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HOLLYWOOD BRIEF / RACHEL ABRAMOWITZ

Futurists see a bull market for nostalgia

October 01, 2008|Rachel Abramowitz

GIVEN that the economy is cratering, the lead in the presidential polls keeps seesawing and I'm trying to restrain myself from going online every 15 minutes to check the news, I thought now would be a good time to call a futurist to see what else could be coming down the pike.

OK, I'd prefer to ask a psychic or an astrologer, but some would say they have less credibility. A futurist -- sometimes called a trend spotter -- at least predicts, for instance, how the current financial collapse is going to reverberate through the culture, changing how we think, mate, live and buy, and most back up their pronouncements with market research.

After talking to the New York-based Faith Popcorn and Marian Salzman about the current economic meltdown, I felt like I could use about five martinis and a stash of Vicodin. Popcorn is the bestselling author of "The Popcorn Report" and a bright light of the medium -- she's famous for predicting the "nesting" renaissance of the 1980s, while Salzman has been chief marketing guru for a variety of New York ad behemoths and popularized the term "metrosexual" in the 1990s.

Both were pretty gloomy about the cultural aftershocks of the recent financial quake .

"This is the opposite of the American dream," says Popcorn. "This is the American nightmare. I feel that people are feeling a tremendous onset of sadness. I think people are really getting into what we're calling the 'uber-cocoon.' They're going to want to hang out under their beds. They're going to go into a national depression -- maybe a global one," says Popcorn. She's not talking about financial depression but old-fashioned emotional malaise. The blues. Mass anhedonia.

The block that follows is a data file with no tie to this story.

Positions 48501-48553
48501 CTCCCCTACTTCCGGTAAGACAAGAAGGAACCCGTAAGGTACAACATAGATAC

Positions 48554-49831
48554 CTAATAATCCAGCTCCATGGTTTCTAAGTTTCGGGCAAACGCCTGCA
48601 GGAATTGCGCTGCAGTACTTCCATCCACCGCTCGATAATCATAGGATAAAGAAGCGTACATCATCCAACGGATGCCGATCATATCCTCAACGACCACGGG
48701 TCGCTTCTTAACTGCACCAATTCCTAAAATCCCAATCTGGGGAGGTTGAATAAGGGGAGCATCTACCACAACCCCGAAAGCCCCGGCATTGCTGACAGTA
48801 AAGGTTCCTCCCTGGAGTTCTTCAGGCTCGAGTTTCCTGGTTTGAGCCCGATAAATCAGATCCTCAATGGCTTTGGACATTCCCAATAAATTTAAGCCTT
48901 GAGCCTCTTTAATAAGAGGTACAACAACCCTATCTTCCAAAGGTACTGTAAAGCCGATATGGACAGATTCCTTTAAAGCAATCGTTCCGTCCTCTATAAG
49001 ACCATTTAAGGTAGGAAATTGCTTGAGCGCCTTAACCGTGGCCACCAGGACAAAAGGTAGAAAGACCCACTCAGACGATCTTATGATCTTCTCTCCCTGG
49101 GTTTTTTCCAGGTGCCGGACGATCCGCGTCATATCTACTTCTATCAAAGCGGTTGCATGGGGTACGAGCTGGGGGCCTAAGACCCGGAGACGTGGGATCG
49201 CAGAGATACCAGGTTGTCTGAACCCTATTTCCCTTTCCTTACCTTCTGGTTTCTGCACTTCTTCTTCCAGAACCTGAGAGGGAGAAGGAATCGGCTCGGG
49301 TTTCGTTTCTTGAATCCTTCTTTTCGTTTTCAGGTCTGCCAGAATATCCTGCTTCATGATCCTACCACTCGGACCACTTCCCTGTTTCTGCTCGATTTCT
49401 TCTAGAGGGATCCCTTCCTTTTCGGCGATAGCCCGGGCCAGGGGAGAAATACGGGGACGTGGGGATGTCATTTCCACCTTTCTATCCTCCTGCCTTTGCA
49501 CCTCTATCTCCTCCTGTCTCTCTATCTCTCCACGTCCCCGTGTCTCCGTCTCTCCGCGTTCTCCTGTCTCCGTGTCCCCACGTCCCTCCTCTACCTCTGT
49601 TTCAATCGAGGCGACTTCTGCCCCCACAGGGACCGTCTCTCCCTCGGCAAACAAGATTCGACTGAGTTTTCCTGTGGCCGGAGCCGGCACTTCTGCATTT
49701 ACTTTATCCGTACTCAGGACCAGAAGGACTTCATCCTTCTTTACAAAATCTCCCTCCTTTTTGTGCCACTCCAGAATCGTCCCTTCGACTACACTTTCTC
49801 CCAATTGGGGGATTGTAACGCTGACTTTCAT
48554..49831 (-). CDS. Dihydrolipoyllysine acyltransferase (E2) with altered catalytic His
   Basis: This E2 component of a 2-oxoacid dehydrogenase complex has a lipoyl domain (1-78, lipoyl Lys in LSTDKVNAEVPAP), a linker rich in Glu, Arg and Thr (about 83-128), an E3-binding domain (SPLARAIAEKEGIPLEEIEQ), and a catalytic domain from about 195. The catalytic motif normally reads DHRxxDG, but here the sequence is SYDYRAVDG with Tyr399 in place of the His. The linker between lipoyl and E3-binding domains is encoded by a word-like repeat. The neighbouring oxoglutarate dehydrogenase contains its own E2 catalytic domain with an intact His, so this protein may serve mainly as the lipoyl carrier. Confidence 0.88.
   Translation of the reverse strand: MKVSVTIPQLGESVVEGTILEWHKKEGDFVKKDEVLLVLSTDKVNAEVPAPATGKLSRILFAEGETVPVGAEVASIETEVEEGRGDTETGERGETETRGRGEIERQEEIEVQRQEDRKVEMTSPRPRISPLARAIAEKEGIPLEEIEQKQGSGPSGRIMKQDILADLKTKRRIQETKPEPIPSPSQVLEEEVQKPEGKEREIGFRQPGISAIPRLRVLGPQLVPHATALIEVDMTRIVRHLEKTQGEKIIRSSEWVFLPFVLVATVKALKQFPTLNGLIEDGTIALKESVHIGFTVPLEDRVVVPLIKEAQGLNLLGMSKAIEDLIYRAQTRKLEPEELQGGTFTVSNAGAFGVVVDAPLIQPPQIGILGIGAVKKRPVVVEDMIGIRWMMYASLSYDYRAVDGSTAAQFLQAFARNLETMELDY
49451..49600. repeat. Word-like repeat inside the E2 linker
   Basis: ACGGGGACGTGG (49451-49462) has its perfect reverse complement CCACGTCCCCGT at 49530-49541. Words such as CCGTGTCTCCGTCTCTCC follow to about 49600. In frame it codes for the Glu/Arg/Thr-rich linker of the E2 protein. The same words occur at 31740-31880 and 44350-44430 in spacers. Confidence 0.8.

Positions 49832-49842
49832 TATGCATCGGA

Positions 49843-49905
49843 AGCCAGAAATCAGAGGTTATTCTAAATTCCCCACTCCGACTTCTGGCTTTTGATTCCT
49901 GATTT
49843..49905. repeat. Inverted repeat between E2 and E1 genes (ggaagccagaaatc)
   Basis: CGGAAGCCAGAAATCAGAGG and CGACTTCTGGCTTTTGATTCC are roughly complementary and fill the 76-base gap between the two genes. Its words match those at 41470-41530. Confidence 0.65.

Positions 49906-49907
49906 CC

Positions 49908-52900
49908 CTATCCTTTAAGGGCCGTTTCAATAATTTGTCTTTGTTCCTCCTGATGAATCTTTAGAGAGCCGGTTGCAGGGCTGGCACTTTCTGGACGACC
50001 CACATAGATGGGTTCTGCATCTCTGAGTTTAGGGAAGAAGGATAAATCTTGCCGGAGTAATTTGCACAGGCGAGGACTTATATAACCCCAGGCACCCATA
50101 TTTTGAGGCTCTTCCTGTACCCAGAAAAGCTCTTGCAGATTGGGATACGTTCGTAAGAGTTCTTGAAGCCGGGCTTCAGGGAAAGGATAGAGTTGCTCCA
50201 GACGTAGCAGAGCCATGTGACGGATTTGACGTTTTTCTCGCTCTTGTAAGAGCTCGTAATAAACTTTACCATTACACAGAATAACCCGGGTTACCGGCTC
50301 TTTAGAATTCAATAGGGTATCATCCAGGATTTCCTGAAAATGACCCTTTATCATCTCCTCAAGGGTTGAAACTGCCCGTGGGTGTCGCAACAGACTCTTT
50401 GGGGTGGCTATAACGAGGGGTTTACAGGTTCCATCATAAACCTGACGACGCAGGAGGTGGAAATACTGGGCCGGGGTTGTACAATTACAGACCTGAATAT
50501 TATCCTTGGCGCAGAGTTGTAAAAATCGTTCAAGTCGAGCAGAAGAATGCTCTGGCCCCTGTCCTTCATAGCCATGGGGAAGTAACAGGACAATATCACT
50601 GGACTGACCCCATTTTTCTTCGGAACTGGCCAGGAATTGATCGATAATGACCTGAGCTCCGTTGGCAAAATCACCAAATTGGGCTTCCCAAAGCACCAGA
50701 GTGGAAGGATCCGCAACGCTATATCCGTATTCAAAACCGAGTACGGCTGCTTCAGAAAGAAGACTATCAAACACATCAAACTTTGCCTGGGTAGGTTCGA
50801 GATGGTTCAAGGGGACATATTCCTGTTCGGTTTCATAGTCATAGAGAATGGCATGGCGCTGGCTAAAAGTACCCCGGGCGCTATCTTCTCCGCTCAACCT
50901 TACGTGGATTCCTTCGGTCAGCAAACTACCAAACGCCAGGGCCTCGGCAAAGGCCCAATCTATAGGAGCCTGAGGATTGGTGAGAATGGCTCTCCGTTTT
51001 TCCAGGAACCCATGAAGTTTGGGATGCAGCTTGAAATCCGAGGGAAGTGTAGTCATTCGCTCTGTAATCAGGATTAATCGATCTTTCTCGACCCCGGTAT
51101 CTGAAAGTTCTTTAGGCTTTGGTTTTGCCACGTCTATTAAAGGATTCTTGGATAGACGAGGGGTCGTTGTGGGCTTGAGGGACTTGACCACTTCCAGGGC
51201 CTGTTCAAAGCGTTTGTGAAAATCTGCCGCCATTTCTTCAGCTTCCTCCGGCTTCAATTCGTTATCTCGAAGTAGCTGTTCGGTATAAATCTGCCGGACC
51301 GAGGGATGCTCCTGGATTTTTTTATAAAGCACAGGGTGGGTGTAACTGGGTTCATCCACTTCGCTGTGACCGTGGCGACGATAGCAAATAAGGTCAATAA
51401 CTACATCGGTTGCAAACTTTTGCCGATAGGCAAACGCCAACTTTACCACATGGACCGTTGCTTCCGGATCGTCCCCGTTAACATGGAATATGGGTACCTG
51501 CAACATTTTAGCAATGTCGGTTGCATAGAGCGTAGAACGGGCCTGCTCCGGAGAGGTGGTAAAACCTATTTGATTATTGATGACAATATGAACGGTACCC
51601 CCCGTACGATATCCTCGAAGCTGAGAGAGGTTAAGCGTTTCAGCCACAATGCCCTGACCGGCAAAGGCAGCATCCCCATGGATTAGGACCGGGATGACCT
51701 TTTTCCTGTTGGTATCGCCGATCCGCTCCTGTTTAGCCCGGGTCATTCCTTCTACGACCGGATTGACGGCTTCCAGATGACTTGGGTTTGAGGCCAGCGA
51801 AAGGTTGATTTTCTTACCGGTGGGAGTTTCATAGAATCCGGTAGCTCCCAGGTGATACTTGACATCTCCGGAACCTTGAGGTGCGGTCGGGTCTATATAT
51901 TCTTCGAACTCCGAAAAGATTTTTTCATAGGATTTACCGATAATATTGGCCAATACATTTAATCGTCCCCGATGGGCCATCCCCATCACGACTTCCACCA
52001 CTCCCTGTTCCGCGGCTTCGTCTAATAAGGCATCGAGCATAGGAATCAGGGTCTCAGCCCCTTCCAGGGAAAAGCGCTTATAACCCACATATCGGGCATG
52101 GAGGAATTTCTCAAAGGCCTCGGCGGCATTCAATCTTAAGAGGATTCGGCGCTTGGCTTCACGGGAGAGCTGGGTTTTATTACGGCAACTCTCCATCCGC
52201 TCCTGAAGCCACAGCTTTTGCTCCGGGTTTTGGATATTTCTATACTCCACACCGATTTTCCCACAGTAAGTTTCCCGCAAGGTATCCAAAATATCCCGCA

Salzman chimes in that young people in particular "are going to feel quite lost. For those who graduated in May and June and didn't bother to look for a job or couldn't find one, this is going to be a lost couple of years. There's going to be a generation who's going to be left out [of the economy]. You're feeling their sadness and melancholy. Suddenly they've had all the good times taken away from them. Once again, it's the boomers who have inflicted this on everybody else, and there's going to be generational tension."

At least the entertainment business should prosper from all this gloom. Entertainment saved our souls during the Great Depression, and given how things are going, plenty of us are going to be wanting our escapist fixes.

"They're dying to go to the movies or have videos," says Popcorn, who thinks that retro is going to make a roaring return. "It's going to look like the '50s and '60s, even the '70s. [They] were the most delicious time on the planet. It's so wonderful. You never have to think about anything or worry about anything." (Note to the networks: Time for a "Father Knows Best" remake?)

"People want happy endings," adds Salzman. "And fantasy. Lots and lots of fantasy, which will be so much better than reality. If it feels too familiar or close to home, we're going to reject it outright."

"Everything that you [hear] today, I guarantee you will happen," says Popcorn modestly, though she says that it's hard to predict the actual timing of trends.

A futurist analyzes global trends in culture, values, and infrastructure. They forecast how we're going to live our lives in five, 10, 15 years, and generally sell their insights to major corporations who want to figure out how to cash in on shifting consumer tastes.

Popcorn's company, BrainReserve, has a 10,000-member talent bank that watches for trends, and she keeps track of her assessments in her TrendBank. Current ideas in the TrendBank include such phenomena as "atmosfear" (fear of tainted food and water), "egonomics" (consumers craving individuality) and "pleasure revenge," which her firm defines as consumers having a "secret bacchanal. They're mad as hell and want to cut loose again."

Salzman, of Porter Novelli, comes from the world of online market research and is known for her wit. She's a pro at coming up with catchy phrases like "Chindia" (i.e., the takeover of the economic juggernaut by China and India). She recently returned from studying young women in China, where she learned that their No. 1 pastime is "having sex in the office after their boss went home . . . and online stock trading."

The two women have been pals for eight years and often pool information and bounce ideas off each other.

Both are apocalyptic about the cultural implications of the economic meltdown. Salzman thinks that when history get rewritten, Sept. 15 -- the day Lehman Bros. filed for bankruptcy -- will be recast as another 9/11. "It's a different kind of building coming down, psychological buildings. Trusted institutions are collapsing. It's a different loss of life. It's the loss of the imaginary life that kept the lifeblood of New York going."

"People are hating the banks. We're very, very angry at the government. I've never seen any feeling like this," adds Popcorn.

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